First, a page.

Section I :
deal with general Problems.
Section II : deal with Education at different stages and in different sectors.
Section III : deals with implementation of the various recommendations and programmes suggested by the commission.
Section IV : consists of supplementary papers.

The programmes of educational reconstructions proposed in this Report fall into three broad categories —

1) Internal transformation of the educational system so as to relate it to the life, needs and aspirations of the nation.
2) Qualitative improvement of education so that the standards achieved are adequate, keeping continually rising and, at least in a few sectors become internationally comparable; and,
3) Expansion of educational facilities broadly on the basis of man - power needs and with an accent on equalization of educational opportunities.



  • Set up 12 task forces and 7 working groups.
  • Interviewed 9000 men and women.
  • Spent 100 days.
  • Begin its task on 2nd October, 1964.
  • Report divided into four sections.
  • Programmes categorized into three.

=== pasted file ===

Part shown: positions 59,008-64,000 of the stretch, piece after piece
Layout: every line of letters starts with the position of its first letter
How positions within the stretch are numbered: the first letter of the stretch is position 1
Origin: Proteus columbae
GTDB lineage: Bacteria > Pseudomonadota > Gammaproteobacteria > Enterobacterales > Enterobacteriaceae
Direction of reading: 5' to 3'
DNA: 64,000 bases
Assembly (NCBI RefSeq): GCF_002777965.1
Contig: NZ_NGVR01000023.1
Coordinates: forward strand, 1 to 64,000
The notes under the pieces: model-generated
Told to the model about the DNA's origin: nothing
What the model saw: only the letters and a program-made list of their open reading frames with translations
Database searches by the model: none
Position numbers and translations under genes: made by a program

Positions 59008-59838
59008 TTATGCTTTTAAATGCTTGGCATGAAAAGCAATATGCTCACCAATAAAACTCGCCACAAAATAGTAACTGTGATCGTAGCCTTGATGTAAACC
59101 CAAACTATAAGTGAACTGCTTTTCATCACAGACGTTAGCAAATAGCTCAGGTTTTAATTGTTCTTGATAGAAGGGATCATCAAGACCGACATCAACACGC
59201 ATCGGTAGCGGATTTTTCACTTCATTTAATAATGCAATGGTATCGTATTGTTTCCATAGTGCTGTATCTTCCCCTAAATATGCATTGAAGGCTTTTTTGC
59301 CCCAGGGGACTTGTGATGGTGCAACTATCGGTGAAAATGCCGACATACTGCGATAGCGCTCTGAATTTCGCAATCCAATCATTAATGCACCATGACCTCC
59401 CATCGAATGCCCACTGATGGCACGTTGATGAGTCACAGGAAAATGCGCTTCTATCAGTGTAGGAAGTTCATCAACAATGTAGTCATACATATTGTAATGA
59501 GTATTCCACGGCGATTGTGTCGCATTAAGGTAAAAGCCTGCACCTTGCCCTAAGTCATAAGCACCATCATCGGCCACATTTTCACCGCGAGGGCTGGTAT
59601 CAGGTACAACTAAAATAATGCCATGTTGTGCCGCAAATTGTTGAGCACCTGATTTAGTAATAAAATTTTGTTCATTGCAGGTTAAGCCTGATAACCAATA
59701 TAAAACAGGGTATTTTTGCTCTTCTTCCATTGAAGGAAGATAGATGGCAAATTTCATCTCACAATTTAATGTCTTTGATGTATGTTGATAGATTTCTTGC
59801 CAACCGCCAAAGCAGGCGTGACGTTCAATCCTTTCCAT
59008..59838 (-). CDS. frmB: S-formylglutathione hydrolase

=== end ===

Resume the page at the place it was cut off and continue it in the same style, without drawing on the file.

2. Fill in the blanks with appropriate word.

i) The Education Commission is popularly known as the _________.
ii) The Govt. of India appointed a commission by a resolution on _______.
iii) _______ was the chairman of the UGC.
iv) The Commission submitted its report on _______________
v) The report consists of _________ chapters and is divided into ________ sections.



Let us discuss the recommendations of the commission. Our discussion will confined to two major aspects of the recommendations, i.e., education and national objectives and educational structure only.

Education and National Objectives -

Education has a very extensive role to play in changing the men and society. It has to be entirely reformed and related to the life, needs and aspirations of the people so that it may serve as a powerful tool of social, economic and cultural transformation. In order to relate education, the commission recommended the following objectives-

1. Increase in Productivity.
2. Promoting social and National Integration
3. Education and Modernization